Before we do so, though, I’d like to direct your attention one more time to the entries we received and the readers’ comments thereon: contest entries and comments. As you consider the entries and read the comments, please remember that the Friday Challenge is both a penny-ante writing contest and an audience participation feature. You need not have submitted an entry in order to read and comment on the entries.

Are we all clear on that? Good. Then, in the thoughtful, considered, and unappealable decision of the judges, the top entries are, in win, place, and show order:

Thursday, November 8, 2018

SHOWCASE: “Nights Over Ganymede,” by Victoria Feistner




Three days of riots.

Three days of burning, coughing gutter-smoke, air-hoarding. Watching gauges on tanks like it’s a bartender pouring your first legal drink. Three days of gunfire, leaping at shadows, holding your breath while the god Jupiter stares down on us.

Jupiter doesn’t care.

Half the time I want to be out there with them, shouting and throwing trash from the barricades. Half the time I’m holed up in my cube, table against the door. Half the time it’s just normal life, and the three halves make as much sense as anything else these days.

The king has to die before the new king can rise; I’ve read history and seen the movie, but living it is another thing all together.

SHOWCASE: “The Last Interview,” by Chris Dean




The man’s face is gone, shredded and pasted into white mosaic. His eyes are blue-pink with despair as he strolls with arms jouncing into my office. He has on the ugliest affable smile I have ever witnessed. It is a puerile, disturbing act, this bravado. “May I?” His tone is perfectly suited. He may, I gesture, and he is careful to place himself into the chair in the most correct manner possible.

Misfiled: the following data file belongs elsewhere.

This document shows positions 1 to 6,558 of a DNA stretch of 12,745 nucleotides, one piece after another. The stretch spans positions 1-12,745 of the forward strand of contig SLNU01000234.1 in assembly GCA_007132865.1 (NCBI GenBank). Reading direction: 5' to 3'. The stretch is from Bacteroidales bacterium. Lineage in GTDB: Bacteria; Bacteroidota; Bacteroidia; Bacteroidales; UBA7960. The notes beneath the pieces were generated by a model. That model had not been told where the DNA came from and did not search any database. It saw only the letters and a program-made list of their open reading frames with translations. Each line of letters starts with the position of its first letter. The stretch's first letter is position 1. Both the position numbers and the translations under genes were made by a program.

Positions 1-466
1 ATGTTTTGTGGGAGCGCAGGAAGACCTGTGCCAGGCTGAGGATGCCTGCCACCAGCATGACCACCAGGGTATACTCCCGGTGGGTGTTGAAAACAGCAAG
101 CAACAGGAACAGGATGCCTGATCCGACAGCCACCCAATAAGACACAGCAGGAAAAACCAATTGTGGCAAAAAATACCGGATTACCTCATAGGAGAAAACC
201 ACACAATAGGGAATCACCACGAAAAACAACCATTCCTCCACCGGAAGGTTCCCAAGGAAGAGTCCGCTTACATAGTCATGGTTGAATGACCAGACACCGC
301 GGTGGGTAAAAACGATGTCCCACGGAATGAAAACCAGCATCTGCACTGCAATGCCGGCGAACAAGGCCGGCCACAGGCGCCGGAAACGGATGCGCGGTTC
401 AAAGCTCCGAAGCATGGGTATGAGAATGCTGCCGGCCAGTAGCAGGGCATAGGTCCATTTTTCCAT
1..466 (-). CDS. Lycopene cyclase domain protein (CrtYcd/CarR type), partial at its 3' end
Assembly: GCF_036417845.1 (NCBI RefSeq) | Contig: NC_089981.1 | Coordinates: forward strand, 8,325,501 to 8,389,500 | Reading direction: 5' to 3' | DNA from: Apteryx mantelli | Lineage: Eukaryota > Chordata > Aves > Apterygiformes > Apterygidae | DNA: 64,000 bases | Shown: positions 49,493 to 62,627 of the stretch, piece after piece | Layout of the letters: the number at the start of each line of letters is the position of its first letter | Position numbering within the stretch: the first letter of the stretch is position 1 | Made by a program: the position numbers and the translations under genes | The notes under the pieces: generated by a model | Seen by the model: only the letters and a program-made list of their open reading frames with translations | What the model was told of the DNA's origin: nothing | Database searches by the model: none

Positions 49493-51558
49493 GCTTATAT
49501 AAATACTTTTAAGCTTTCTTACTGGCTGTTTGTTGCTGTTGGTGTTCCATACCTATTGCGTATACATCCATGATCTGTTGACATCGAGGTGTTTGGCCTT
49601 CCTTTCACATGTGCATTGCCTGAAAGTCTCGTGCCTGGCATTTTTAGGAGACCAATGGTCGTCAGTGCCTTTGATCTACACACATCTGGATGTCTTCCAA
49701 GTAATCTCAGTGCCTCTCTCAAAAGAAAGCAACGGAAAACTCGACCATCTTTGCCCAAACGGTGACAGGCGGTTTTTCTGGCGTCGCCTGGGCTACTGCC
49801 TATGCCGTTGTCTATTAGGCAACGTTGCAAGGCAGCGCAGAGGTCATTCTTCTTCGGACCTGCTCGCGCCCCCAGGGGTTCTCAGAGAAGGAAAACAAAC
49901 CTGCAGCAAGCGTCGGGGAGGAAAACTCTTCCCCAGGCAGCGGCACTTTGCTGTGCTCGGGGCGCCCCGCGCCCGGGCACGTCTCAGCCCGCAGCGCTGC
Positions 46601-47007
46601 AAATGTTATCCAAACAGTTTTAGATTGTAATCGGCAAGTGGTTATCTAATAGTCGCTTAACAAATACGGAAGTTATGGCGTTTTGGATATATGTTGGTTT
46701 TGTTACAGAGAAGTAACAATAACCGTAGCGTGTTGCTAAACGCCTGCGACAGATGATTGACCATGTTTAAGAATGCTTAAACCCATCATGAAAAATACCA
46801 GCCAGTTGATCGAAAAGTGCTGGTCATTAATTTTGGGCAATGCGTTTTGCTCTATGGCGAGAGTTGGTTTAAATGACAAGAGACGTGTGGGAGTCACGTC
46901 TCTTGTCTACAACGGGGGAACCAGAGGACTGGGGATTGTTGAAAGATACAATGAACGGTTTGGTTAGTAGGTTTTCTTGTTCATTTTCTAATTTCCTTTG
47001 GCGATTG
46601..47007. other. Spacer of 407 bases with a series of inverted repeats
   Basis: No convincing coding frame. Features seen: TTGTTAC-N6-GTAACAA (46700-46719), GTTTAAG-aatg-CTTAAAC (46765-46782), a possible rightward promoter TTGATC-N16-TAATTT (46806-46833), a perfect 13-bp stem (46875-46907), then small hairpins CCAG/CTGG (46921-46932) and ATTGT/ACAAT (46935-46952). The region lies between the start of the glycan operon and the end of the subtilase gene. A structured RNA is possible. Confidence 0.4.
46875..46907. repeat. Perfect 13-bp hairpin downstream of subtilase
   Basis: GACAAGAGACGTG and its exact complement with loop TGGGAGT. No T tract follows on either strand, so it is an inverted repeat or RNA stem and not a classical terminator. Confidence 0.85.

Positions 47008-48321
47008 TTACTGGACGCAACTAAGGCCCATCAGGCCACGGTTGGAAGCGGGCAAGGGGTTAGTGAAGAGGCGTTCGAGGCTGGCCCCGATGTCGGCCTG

He portrays himself as outgoing, dependable, forthright, and many things. Unctuous, sycophantic, and obsequious, that’s what I’m hearing. A talker, this one. The chatter becomes a buzz and his hopping pink mouth a blur. His voice begins slicing and whining like mad. He knows I’m not listening. The festering desperation inside him is starting to spill out.

We both know that he’s begging for his life. For independence. That’s what a job is in the 22nd century and you can’t drive, get credit, or have children without one. I quite literally hold this young man’s future in my palm.

Wednesday, November 7, 2018

SHOWCASE: “Night Shift,” by David Hann




Rick Clayton wiped the sweat off his brow. It was after eight in the evening, the factory doors were open to the night air, but it was still in the mid 90s. Rick hated July. Rick, to be fair, hated a lot of things. Right now it was humidity, heat, and the weight of the boxes he was shifting that dominated his thoughts, but given time he could think of a great many other things he hated.

“I hate this job,” he said.

“You always say that,” replied Paul Matthew, hefting another box onto the pallet, and sliding it into the correct position. “Next time I’ll let you take the pallet and cling-wrap it. Just for the variety.”

“Why do we have to do this crap anyway?” Rick asked. “Surely machines could do this.”

“Maybe,” said Kari Morris, the other worker packing the pallet with them, “but machines cost more than we do. Besides, folks like us, what sort of job are we going to get if not in a factory? How are we gonna get the money to buy stuff?”

“She’s got you there, man,” said Paul, easing the pallet truck under the pallet before flicking the switch to raise it. “I’m taking this outside to the wrapper. At least it’s a little cooler out there.”

He gently eased the pallet out the door.

“Bet he stops for a smoke,” growled Rick, grabbing a pallet and placing it beside the packing line as Kari picked up the next box and started the bottom layer of the pallet.

Monday, November 5, 2018

Re the Bad Imitation Lovecraft Challenge



As of the Saturday deadline, we’d received six viable entries for the Bad Imitation Lovecraft challenge. Another entry was disqualified for exceeding the 100-word limit—by a factor of 40X, which in itself is impressive overachievement—and as for the Lovecraft limerick we received...